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Rubio: “It’s not a transaction in which we give something tangible and receive something tangible in return. America has more to give than the nations we’re helping, and that’s one of the reasons we have a responsibility to lead.” 

Washington, D.C. – In a Senate floor speech today, U.S. Senator Marco Rubio (R-FL) made the case that Americans benefit greatly from our country’s role as a global leader in the 21st century. Answering to political figures in both parties who claim American engagement has become too one-sided, Rubio argued that global leadership is essential to our nation’s interests.

“International affairs have a bigger impact on the financial wellbeing of our people today than ever before,” said Rubio. “In our global economy, someone on the other side of the planet can now buy a product from an American with the tap of a finger. But when nations or entire regions are torn apart by war and oppression, they become closed off, and economic growth in our own country is restricted as a result.

“If America were to fail to protect the openness of international waters, global shipping would be threatened and prices would rise for consumers on virtually everything,” Rubio continued. “Similarly, if space and cyberspace became threatened or restricted, then global communications and commerce will suffer as well. Americans also see real benefits in terms of our safety at home and around the world.

“Without American leadership, regional order tends to break down, and then instability spreads,” Rubio added. “This opens up vacuums that are filled by radicals. And those radicals always – irrespective of what we are doing or what we are not doing – target America, and they do so either to bolster their own prestige, or for ideological reasons, or often both.  As President Obama has found, leaving the Middle East doesn’t mean terrorists stop trying to kill Americans. Our families, our homeland and our men and women in uniform are less safe when America disengages from the world. We also benefit geopolitically when we help other nations. 

“Think what Europe would look like had it not been for America’s moral and strategic leadership during the Cold War.  Europe still faces many challenges today, mainly because of our neglect of the crisis in Syria.  But for centuries prior, Europe was driven by conflict.  European peace was thought to be impossible, yet that is what NATO and other institutions have helped achieve with American support,” Rubio concluded.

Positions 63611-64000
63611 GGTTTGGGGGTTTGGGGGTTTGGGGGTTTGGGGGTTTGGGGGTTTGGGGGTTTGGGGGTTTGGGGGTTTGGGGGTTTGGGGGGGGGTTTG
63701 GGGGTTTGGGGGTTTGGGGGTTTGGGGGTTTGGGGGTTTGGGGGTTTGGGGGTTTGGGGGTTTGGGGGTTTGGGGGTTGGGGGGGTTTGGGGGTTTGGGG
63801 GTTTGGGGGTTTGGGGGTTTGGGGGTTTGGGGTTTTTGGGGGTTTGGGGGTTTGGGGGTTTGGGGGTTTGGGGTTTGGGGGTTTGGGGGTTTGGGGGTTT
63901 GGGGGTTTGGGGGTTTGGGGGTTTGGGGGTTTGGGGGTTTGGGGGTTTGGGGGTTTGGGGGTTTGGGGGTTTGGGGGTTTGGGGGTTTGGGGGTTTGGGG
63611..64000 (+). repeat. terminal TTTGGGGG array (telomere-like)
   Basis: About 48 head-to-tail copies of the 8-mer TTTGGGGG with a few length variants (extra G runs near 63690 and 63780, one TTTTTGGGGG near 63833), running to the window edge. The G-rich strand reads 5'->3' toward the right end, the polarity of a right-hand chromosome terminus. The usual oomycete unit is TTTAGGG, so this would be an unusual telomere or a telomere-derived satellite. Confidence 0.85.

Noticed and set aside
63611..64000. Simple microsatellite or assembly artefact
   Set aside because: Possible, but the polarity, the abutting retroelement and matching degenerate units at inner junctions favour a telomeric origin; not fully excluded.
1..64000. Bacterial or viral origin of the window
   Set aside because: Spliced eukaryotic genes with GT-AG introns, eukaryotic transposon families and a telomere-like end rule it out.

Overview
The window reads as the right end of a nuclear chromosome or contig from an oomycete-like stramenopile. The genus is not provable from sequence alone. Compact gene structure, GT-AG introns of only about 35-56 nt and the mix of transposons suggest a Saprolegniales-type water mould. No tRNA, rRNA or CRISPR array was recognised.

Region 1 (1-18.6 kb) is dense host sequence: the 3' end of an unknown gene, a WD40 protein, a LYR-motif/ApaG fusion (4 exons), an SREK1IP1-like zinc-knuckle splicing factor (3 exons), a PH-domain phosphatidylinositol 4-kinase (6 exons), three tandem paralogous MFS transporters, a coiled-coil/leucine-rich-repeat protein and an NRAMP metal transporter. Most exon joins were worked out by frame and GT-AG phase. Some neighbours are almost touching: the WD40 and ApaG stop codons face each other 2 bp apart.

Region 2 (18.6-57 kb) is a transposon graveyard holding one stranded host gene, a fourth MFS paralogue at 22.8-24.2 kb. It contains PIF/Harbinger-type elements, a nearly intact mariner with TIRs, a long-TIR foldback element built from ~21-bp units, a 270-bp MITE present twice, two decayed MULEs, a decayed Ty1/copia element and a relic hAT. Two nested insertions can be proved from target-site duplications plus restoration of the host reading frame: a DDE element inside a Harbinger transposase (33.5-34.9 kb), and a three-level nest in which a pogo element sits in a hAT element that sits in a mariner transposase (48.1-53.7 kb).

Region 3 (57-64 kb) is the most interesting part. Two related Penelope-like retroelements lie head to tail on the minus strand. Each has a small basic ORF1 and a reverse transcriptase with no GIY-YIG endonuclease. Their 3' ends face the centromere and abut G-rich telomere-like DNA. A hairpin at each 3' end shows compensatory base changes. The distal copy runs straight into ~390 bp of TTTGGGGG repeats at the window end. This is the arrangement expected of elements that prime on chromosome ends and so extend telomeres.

A transcript of Rubio’s full remarks is available below. A video is available here, and a broadcast quality video is available for download here.

U.S. Senator Marco Rubio
Senate Floor Speech
May 19, 2016
https://youtu.be/dz-_KKAXmZE

Senator Marco Rubio: “There is an ongoing debate in our politics today about the value of American leadership around the world in the 21st century. There’s a view that seems to be gaining traction and favor that our international engagement is one sided – that our allies are “free riders” – that we contribute too much and get too little in return, and so why should we bother to be involved in the world?

“By the way, these voices exist in both parties, and I’d like to answer them here today.

“I want to start by looking back to the last century, when the world emerged from the death and destruction of the Second World War.  The United States could have, after that war, decided to wall ourselves off – that after the loss of so many of our best and brightest, we had already paid enough for peace.

“Instead, our country became the driving force behind international order.  We forged a series of strong alliances, led with moral clarity, and positioned our military strength strategically around the world. In doing so, the American people benefitted immensely as we helped stave off the threat of another global conflict, oversaw decades of economic growth and the spread of democracy and freedom around the world.

“Then, like now, our people benefited tremendously from our status in the world, even though our engagement was disproportional to that of other nations. In fact, we benefited precisely because our engagement was disproportional to that of other nations.